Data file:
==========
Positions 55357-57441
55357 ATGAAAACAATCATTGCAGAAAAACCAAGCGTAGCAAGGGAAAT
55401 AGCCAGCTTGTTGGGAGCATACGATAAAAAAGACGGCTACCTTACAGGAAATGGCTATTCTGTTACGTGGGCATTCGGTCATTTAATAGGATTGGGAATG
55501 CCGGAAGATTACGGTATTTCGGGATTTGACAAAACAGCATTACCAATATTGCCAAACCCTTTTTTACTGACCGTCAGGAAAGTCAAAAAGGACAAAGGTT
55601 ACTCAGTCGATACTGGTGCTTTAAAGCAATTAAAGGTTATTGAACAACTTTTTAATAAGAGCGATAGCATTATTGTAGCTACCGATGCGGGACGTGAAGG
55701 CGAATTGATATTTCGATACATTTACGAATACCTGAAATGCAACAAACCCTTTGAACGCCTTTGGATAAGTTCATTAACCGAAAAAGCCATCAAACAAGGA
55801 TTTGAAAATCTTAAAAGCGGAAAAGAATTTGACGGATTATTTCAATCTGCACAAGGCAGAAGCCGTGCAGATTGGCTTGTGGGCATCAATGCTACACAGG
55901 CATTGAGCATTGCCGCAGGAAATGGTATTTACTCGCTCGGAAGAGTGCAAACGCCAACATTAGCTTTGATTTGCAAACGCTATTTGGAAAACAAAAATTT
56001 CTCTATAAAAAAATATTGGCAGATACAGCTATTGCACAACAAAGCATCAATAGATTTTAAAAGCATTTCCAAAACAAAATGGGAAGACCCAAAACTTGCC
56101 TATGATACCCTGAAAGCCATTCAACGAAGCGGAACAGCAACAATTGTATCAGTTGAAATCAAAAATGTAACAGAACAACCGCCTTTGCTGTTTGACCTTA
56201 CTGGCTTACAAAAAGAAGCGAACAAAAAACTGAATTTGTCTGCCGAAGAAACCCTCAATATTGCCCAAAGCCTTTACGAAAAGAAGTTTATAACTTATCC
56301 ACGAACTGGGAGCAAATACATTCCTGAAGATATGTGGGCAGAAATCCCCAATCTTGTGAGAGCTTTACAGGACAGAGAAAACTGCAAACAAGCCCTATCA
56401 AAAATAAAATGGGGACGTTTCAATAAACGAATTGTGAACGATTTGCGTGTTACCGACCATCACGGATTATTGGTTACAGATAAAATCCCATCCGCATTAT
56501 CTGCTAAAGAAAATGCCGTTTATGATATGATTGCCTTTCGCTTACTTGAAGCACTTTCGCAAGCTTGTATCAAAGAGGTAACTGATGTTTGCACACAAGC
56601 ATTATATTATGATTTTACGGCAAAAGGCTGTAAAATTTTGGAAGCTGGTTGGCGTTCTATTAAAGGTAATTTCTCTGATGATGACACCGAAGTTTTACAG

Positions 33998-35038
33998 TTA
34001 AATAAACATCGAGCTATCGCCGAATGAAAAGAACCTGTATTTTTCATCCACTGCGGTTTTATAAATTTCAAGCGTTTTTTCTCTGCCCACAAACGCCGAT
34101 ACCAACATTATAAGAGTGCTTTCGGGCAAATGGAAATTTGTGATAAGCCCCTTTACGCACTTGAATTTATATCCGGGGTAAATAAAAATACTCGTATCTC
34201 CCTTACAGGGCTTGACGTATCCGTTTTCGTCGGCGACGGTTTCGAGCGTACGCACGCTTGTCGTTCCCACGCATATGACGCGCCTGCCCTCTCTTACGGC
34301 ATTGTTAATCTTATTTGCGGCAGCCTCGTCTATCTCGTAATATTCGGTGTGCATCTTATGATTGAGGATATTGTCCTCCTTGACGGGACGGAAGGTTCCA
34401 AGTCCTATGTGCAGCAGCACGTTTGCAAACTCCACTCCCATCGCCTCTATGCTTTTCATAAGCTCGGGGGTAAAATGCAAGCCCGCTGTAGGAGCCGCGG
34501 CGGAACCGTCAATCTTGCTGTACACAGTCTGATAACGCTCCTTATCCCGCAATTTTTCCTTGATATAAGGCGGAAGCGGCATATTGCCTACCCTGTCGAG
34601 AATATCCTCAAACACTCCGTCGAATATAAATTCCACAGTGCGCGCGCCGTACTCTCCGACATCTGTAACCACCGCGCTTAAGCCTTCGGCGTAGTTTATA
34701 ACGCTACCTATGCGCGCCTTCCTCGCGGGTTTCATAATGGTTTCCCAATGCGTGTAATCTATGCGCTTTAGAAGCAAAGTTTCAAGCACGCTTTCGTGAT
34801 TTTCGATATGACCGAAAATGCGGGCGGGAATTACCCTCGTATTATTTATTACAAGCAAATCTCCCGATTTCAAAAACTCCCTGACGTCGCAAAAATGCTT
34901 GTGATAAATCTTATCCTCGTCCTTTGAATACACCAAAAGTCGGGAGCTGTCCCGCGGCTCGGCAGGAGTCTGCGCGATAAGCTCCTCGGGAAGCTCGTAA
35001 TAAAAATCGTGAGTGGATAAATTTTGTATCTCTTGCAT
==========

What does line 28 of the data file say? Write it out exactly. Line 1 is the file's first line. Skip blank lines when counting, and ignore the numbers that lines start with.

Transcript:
35001 TAAAAATCGTGAGTGGATAAATTTTGTATCTCTTGCAT